Boats and Prop Wash - Be very cautious when going behind any vessel. Prop wash can be extremely turbulent and dangerous. Before crossing behind any running vessel try making eye contact with the skipper. Never linger - always cross as quickly as possible. Also pay extra caution to tug boatss. Many modern tug boats have the capability for their props to spin 360 degrees. This means the prop wash can come from any side and can change at any time. Also note that when a tug is towing a barge that the chain connecting the barge and tug may be underwater and therefore not visible to you. Make sure to check well behind any tug boat to ensure it's not towing anything. See photo below - the tug is towing the barge and the tow line is invisible. While the tug can stop that barge has no power source and will keep on going. Tug boats often make fast and unpredictable actions and should be given extra room when they are working.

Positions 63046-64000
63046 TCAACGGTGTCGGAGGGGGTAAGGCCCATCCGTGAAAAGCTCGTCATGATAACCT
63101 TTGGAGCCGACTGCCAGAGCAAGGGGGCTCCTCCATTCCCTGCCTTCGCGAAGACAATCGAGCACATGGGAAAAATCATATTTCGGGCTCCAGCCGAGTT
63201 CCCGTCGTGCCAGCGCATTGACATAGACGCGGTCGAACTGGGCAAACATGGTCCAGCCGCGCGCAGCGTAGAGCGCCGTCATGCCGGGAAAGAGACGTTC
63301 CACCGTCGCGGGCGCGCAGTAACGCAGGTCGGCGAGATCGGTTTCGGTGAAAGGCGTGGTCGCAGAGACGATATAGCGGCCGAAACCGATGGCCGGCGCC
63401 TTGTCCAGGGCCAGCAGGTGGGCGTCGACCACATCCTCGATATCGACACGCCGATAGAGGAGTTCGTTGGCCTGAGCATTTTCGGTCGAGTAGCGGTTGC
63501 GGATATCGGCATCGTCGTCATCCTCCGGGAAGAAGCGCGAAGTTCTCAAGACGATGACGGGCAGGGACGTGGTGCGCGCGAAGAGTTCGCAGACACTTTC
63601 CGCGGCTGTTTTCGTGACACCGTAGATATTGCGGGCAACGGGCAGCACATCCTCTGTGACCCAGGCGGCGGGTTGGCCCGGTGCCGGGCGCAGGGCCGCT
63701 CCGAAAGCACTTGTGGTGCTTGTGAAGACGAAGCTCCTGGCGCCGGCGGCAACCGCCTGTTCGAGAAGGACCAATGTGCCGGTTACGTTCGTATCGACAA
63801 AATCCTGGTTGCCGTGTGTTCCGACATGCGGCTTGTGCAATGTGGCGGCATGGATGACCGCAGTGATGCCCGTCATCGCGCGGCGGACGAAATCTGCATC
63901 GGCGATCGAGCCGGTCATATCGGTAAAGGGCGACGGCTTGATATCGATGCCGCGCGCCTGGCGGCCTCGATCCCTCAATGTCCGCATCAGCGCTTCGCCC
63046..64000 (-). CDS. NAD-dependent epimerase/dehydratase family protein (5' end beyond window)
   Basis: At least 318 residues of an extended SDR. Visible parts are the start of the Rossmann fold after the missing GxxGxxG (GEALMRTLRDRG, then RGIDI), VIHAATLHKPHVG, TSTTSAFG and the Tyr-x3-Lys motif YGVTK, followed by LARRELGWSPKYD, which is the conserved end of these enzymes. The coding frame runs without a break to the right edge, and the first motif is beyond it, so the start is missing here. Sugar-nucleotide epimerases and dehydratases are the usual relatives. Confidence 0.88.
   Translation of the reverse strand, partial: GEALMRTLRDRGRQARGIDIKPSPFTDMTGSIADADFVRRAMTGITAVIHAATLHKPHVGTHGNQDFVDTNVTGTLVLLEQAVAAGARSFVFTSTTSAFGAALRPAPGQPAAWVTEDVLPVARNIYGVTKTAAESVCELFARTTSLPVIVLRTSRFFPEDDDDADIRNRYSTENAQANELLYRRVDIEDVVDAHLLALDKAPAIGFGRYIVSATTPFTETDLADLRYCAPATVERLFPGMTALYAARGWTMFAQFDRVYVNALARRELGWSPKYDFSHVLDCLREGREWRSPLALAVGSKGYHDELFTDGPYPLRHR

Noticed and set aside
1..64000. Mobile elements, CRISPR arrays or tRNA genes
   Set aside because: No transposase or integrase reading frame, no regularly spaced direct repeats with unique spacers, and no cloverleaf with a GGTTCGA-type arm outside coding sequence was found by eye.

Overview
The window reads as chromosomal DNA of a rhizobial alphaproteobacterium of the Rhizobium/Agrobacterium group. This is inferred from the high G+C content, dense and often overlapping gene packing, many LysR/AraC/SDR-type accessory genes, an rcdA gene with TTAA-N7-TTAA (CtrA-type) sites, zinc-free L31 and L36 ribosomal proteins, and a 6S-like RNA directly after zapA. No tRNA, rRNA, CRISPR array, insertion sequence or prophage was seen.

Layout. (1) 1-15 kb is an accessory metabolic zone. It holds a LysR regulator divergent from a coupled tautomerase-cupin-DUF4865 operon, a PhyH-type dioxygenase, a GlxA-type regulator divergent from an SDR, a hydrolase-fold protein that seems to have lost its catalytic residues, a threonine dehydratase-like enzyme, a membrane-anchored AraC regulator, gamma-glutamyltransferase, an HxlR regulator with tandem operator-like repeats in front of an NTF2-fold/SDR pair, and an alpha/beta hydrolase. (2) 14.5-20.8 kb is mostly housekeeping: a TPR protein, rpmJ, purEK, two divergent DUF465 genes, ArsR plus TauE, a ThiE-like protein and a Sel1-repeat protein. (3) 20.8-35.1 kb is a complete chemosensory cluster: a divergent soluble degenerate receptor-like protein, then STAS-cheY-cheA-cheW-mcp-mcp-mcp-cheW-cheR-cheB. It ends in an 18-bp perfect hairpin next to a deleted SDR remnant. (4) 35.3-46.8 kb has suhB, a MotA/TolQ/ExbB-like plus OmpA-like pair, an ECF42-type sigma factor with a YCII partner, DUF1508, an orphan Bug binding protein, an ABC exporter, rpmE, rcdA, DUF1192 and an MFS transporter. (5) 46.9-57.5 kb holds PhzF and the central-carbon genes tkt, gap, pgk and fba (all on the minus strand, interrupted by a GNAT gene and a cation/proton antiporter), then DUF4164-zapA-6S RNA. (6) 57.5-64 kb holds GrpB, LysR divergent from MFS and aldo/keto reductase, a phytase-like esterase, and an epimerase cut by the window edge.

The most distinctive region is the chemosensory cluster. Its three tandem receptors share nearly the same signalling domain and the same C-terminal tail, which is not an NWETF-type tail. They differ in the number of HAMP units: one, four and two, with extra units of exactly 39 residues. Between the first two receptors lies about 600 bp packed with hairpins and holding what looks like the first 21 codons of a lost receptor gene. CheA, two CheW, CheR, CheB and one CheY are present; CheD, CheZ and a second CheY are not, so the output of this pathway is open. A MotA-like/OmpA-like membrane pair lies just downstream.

Collisions – Collisions are to be avoided at all costs. It does not matter if you are in the right you still must avoid the collision. If you are in the right but do not avoid the collision then you are instantly in the wrong. My dad always used to say "They can put 'He was in the right' on your tombstone."
Boats using Horns and Lights Horns/whistles and lights are still used for signaling on boats. While you don't need to learn the whole system of signaling there are few particular things worth memorizing.
- First the repition of 5 horn blasts. This means a nearby vessel operator is seriously concerned of an impending collision and is telling everyone to stay clear. The sequence of 5 may be repeated until the operator is certain they have a safe course.
- The The other is a single horn/whistle blast. This is just an operator letting everyone know where they are.You may hear this at T-Junctions or as Boats exit marina's to let you know they are coming out.
- Lights on a boat that are green lidentify the right (starboard) side of the boat. Red one's identify the left (port) side of the boat.
Navigation Aids (i.e. buoy's, channel markers, beacons, and pilings) are usually placed along coasts and navigable waters as guides to mark safe water and to aid mariners in determining their position in relation to land and hidden dangers.